Sei sulla pagina 1di 2


Herhold: San Jose's ex-mayor goes to b

1/27/2011 Herhold: San Jose's ex-mayor goes to b Herhold: San Jose's ex-mayor goes to bat for

Herhold: San Jose's ex-mayor goes to bat for A's move

ByScottHerhold Mercury News


Posted: 01/26/2011 05:07:21 PM PST Updated:

01/26/2011 10:00:14 PM PST

Ex-San Jose Mayor Tom McEnery grew up as a Giants fan. He can recite the Danny Kaye ditty that the Dodgers threw at the San Francisco team during the playoff of 1962: "Bottom of the ninth, four to nutin', last chance, push the button."

This week, McEnery went public with a plea to his old team. In the name of fairness, he's appealing to the better nature of Giants owner Bill Neukom. McEnery is asking that the Giants not block the A's path to San Jose.

Directed at a man who was once an attorneyfor Microsoft, a company not known for the milk of human kindness, the ex-mayor's plea arguably surpasses the audacious. But as a San Jose patriot whose property and political legacy are welded to downtown, McEnery deserves our attention.

McEnery's argument turns on the notion that there is something "unseemly" -- he uses the word often -- about the Giants' opposition to an A's stadium in San Jose, within the supposed "territorial rights" of the National League team.

On Ronn Owens' KGO show Tuesday morning, McEnery, 65, put it this way: "What strikes me is the selfish attitude of the Giants toward their fans in San Jose. We've been loyal to them, and it's not like we're going to desert them."

Question of fairness

In other words, McEnery is suggesting that the Giants, with their shiny new World Series championship, ought to avoid pushing their financial advantage to the maximum.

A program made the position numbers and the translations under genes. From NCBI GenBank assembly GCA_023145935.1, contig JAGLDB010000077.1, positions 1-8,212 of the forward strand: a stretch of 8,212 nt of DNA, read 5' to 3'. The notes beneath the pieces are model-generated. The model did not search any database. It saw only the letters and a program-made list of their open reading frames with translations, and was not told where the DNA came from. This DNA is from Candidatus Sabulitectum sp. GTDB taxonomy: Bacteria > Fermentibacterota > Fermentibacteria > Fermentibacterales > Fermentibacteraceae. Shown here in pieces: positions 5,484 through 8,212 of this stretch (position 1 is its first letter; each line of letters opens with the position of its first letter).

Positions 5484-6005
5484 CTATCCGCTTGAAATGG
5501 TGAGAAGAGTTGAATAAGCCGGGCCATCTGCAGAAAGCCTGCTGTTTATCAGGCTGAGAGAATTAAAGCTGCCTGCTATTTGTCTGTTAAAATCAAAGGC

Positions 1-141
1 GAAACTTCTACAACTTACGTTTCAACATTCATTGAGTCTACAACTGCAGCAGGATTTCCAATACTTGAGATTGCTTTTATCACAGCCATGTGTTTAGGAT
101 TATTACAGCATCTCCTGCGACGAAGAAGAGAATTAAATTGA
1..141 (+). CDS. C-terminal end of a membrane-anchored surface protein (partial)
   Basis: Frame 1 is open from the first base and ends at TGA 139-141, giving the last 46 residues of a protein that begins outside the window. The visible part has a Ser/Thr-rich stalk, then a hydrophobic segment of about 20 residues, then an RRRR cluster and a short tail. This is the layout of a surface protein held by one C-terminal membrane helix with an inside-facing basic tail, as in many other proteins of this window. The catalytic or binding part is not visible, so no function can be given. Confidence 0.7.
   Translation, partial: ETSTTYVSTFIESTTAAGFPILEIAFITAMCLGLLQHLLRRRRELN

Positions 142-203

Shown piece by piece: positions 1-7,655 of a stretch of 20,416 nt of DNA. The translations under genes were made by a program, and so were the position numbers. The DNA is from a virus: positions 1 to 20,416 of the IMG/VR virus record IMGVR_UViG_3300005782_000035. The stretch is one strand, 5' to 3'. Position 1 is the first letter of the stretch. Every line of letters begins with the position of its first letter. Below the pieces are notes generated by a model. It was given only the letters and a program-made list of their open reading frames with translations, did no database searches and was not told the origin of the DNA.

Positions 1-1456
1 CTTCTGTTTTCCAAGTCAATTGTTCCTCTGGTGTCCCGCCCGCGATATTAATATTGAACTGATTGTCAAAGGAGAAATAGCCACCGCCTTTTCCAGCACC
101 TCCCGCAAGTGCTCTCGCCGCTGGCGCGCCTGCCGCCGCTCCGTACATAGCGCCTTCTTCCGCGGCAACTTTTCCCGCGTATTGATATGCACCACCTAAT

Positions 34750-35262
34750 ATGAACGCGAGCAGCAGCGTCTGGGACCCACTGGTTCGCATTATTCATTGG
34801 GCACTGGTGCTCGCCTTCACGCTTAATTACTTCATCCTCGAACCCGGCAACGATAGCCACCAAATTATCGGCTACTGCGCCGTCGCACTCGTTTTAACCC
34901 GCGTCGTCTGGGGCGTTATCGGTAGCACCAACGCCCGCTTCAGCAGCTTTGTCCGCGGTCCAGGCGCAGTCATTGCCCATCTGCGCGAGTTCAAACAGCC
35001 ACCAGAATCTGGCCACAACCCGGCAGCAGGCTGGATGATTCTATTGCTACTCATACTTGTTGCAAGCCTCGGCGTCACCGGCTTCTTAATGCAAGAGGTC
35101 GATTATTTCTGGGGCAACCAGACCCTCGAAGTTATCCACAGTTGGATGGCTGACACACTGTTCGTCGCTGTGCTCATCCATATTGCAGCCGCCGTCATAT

"Isn't there a basic element of fairness here?" he asked.

Certainly from San Jose's perspective, the ex-mayor's argument makes sense. A half-billion-dollar stadium, with land from the redevelopment agency, would create thousands of jobs and fortify downtown.




Herhold: San Jose's ex-mayor goes to b

The timing matters, too: McEnery says he believes that MLB Commissioner Bud Selig's decision on allowing an A's stadium near Diridon Station will come soon. And he fears Selig's decision will go against San Jose unless the Giants drop their opposition.

Are the Giants unseemly? Selfish? Certainly talk-show host Owens was willing to contest the ex- mayor. "He (Neukom) is acting for the interest of the Giants. What do you expect him to do?" he asked.

Not all of McEnery's argument is persuasive: To the extent that Giants fans in San Jose would go to A's games, theywill probablyattend fewergames atAT&T Park. And this is less an issue of insulting San Jose than it is of internal baseball business--A's owner Lew Wolff vs. Neukom.

Haas family legacy

On the core issue of territorial rights, however, McEnery clearly has a point. The Giants' rights to the South Bay, such as they are, were ceded by the A's under the Haas family, which was happy to see the Giants propose moving south to a San Jose location in 1992.

While the effort to build a Giants stadium here failed, the team's claim to the rights remains. The Haas family, which sold the A's not long afterward, never included a sunset provision.

The Giants' "rights" rest on no real ground of fairness. This issue is made for a settlement, in the same waythat the Washington Nationals and Peter Angelos' Baltimore Orioles reached a financial agreement.

For the sake of fans everywhere, Neukom should not be unreasonable. Like the rest of pro baseball, he has a stake in a healthy A's franchise. For San Jose, it's the bottom of the ninth, four to nutin', last chance, push the button.

Contact Scott Herhold at or 408-275-0917.